YKK zippers and slides, Duraflex buckles and hardware, compression straps, exterior gear compartments, mesh compartments, an interior sleeve for water bladder and ports for drinking tubes are some of the excellent features included on this backpack.

The Zafar is constructed using 1000D Nylon (a seriously dense weave) – Gadget Review’s Durability Rating: A+

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Key Factors

Torso Length Adjustment

  • A well-fitted pack’s shoulder strap harness should align with the base of your neck. If it’s too tall the harness will create a bulge between your shoulders and the backpack and the bag’s center of gravity will be too high.
  • Too low and the bag might feel more balanced, but continued hiking with a pack that doesn’t fit properly will quickly create unnecessary fatigue. A torso length adjustment feature helps users ensure the pack is centered against the wearer’s back.

Storage Capacity

  • Pack size, based on use, was reviewed to ensure capacity requirements were met for each specific category.
  • Generally, a decent daypack offers around 30 liters of storage space, which is just enough to hold essential gear plus a tiny bit more. If you’re carrying extra gear, or going on an extended hike you’ll most likely need something a bit larger.

Frame Type

  • All of our picks are either internal-frame backpacks, or frameless packs. Internal-frame packs ensure that hikers can stay balanced while trekking through uneven territory and still keep gear relatively close to their body.
  • Frameless backpacks are usually preferred by those that prefer to hike as lightly as possible. External-frame backpacks are a third option, especially if you’re planning to carry heavy gear in. They’re a bit heavier, but they offer excellent storage and organizational features.

Access Openings

  • It’s important that you can access what you packed without removing everything from your bag. Multiple, zippered access panels on both the top, bottom, and sides ensures that gear doesn’t have to be strewn about just to get at one thing.

Padding

  • Even lightly packed packs will wear and rub against hips and shoulders. Ensure adequate padding is present to protect from soreness and maintain comfort. Nothing sucks worse than being uncomfortable while hiking.

Features to Look For

Ventilation

  • Breathability ensures that both you and your pack’s contents stay dry. Adequate ventilation between your body and the pack is often attained by the use of a mesh bridge which allows airflow through side pockets and downward between shoulder straps.

Pockets

  • Plentiful pockets and zippered compartments help backpackers organize gear so that everything stays neat and tidy.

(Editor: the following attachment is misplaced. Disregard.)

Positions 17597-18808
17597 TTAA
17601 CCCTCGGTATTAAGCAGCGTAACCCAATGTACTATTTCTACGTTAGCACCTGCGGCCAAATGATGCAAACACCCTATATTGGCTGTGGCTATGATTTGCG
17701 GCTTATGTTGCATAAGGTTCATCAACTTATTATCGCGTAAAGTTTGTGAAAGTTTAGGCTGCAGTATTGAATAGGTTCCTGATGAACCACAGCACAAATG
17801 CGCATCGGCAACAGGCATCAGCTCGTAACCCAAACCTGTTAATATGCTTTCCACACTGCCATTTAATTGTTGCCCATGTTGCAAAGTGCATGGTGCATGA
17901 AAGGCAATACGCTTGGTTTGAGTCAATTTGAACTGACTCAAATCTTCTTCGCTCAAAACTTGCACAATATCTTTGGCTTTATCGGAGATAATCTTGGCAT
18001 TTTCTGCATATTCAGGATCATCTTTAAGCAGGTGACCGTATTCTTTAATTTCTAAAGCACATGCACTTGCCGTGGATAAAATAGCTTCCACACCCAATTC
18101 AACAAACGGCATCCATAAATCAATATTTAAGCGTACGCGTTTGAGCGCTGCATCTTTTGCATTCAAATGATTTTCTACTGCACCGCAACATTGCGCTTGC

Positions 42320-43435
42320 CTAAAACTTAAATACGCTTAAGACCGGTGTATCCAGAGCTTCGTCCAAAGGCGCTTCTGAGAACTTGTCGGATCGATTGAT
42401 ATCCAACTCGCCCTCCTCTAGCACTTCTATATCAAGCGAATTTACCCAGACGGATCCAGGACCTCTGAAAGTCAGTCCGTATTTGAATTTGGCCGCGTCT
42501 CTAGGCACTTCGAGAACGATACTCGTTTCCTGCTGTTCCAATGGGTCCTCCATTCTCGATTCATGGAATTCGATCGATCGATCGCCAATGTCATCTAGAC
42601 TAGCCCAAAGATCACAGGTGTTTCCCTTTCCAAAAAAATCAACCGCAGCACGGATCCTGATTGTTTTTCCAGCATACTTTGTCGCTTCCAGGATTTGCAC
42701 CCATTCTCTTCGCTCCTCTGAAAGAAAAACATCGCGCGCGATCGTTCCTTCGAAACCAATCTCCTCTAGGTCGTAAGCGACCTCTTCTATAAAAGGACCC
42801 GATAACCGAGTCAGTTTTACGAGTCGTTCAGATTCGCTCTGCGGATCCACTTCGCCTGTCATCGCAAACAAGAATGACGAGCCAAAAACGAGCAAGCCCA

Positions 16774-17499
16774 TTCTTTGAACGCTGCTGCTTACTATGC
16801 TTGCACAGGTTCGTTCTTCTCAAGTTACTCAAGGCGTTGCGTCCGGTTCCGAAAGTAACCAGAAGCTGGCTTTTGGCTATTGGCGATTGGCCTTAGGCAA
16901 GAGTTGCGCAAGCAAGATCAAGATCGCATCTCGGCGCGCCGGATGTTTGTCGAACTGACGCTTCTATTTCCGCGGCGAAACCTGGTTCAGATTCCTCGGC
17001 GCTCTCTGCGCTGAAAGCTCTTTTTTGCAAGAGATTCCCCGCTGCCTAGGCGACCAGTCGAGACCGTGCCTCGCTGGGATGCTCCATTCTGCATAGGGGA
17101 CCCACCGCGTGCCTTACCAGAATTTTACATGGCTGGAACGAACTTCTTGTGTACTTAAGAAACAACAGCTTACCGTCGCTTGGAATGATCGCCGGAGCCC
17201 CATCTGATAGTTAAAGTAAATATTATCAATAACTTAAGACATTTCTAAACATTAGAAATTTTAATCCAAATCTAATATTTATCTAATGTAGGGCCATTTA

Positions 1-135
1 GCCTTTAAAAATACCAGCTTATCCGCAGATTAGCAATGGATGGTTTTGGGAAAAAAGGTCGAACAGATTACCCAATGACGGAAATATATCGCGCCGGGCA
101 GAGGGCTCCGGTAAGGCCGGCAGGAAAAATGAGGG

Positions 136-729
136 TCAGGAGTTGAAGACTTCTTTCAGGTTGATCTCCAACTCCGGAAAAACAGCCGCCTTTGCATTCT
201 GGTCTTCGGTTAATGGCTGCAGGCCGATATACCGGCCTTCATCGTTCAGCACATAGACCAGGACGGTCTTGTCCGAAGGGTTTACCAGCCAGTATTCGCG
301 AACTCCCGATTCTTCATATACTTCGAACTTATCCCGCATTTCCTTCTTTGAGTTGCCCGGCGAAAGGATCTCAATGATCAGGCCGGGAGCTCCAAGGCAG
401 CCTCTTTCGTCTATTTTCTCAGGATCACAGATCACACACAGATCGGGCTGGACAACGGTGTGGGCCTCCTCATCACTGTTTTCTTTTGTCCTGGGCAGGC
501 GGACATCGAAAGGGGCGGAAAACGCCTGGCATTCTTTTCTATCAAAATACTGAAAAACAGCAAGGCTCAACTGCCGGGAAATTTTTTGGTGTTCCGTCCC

Included Daypack

  • Some multiday backpacks include a daypack that separates from the primary pack. These are ideal for hikers on extended trips in scenarios in which leaving most gear at basecamp and hitting the trail with a lighter load makes sense.

Attachment Loops

  • Easy to incorporate as part of a packs design, attachment points help keep gear organized and at the ready. Great for attaching lights, climbing gear, ropes, or hiking stakes.

Rainfly

  • A rainfly is a separate, sometimes included, cover that can be removed from a storage compartment and used to cover the entire bag in inclement weather.

Hydration Sleeve

  • Many packs, especially multiday and runner packs, include an interior pocket for storing a water bladder. Usually these packs also have ports to route water tubing through too.

Load Lifter Straps

  • Load lifter straps are incorporated into shoulder straps and allow a pack user to adjust the load sitting angle while positioned on their back. For anything that’s meant to support a hiker for longer than a day, we highly recommend the inclusion of this feature.

Mistakes to Avoid

Don’t Go Too Cheap!: Well-made packs are engineered to take a beating and keep heavy loads secure. Stitching and hardware quality should be examined thoroughly to ensure a pack will last through whatever it is you plan to use it for.

Storage Versatility: Attachment points, compression straps, and mesh compartments are all great features that help organize gear and leave fewer wishes for more storage options on a pack. If you’re new to backpacking, you’ll soon realize after a few trips that you prefer gear stored specific ways. Having multiple options on your pack allows for some flexibility.

What Else You Should Think About

Having the best backpacking backpack is just the first step. No matter what your preferred activity is, you’re going to need more gear. If you’re a multiday backpacker, consider checking out our review of the best camping tents of 2016. If you’re all about lightweight overnights, check out our review of the best backpacking tents of 2016.

The Osprey Kestrel 48, our Editor’s Choice/Best Hiking Backpack, is a quality pack with just the right number of features to keep new and experienced hikers pleased for years. Ergonomic design was clearly a critical concern with the bag and it shows. Have you had experience with any of these packs? What pack do you currently use?<